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Part of it, as has been the case for many years now, is simply about who’s in charge: Republicans are much more likely to rate the economy as bad than Democrats, just as the reverse was true in Republican administrations. past. And here, seven in 10 Republicans who say the economy is doing poorly say they think of President Biden when evaluating him, among other things.

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So the overall measure of how things are going in America is up seven points in a month, but still negative, because it’s been quite low.

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Mr. Biden’s approval rating remains at 44%, unchanged from last month, perhaps reflecting this mix of metrics and sentiments. On the foreign policy issue he faces most urgently, he also had mixed notes on his approach to Russia heading into the weekend.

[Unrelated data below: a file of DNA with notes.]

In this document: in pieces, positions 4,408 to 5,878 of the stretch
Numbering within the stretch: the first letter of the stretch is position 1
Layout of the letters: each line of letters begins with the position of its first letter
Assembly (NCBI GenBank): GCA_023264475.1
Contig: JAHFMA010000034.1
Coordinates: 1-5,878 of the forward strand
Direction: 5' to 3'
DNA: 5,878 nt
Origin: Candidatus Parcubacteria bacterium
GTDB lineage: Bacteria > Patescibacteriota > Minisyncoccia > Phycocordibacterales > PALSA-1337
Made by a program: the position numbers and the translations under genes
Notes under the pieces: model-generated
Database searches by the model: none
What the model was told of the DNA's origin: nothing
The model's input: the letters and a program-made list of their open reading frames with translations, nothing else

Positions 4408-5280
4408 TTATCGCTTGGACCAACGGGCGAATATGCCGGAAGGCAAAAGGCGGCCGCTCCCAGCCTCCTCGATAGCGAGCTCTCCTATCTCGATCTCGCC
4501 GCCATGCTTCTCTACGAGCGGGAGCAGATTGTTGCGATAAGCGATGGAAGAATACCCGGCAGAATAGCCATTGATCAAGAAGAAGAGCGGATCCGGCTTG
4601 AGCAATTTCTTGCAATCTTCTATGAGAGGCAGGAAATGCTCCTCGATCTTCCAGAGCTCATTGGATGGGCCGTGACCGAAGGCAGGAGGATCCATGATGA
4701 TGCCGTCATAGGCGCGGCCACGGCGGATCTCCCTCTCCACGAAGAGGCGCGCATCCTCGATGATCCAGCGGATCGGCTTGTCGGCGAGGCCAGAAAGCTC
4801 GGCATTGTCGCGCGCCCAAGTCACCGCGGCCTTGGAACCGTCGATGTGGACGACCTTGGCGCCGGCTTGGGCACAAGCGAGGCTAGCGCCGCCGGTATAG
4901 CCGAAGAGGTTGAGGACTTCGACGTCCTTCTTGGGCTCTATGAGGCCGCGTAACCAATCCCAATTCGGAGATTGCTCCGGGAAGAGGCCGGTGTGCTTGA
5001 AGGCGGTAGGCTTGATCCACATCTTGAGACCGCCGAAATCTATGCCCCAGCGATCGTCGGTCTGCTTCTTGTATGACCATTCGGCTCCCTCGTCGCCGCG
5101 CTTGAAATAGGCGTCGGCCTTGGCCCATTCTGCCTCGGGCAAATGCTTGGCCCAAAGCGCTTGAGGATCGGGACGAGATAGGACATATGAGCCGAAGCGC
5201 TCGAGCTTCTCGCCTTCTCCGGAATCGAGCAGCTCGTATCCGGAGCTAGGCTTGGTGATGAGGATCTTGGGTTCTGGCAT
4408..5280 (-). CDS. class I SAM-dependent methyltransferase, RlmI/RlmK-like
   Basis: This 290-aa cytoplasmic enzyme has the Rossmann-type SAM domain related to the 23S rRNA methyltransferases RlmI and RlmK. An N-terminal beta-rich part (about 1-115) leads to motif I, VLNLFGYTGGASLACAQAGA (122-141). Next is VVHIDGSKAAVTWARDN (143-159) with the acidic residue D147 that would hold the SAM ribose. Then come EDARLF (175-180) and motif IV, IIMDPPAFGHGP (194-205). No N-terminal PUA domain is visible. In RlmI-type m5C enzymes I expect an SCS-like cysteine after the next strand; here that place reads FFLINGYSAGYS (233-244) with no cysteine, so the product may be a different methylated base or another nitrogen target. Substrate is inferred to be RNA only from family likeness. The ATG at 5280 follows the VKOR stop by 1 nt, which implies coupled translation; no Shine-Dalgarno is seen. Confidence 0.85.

And as they look to the future, among a few emotions we’ve tracked over the year, there’s still the same mix of hope and fear as a year ago. Hope thinks relatively more about the country’s outlook on the virus, although not everyone can pinpoint that. Those who look to the future and say they’re scared — that includes a lot of Republicans — are more concerned about politics and leadership as well as this economy.

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This CBS News/YouGov survey was conducted among a nationally representative sample of 2,578 U.S. adult residents interviewed between February 8-11, 2022. The sample was weighted by gender, age, race, and education based on the US Census American Community Survey and Current Population Survey, as well as the 2020 presidential election. The margin of error is ±2.2 points.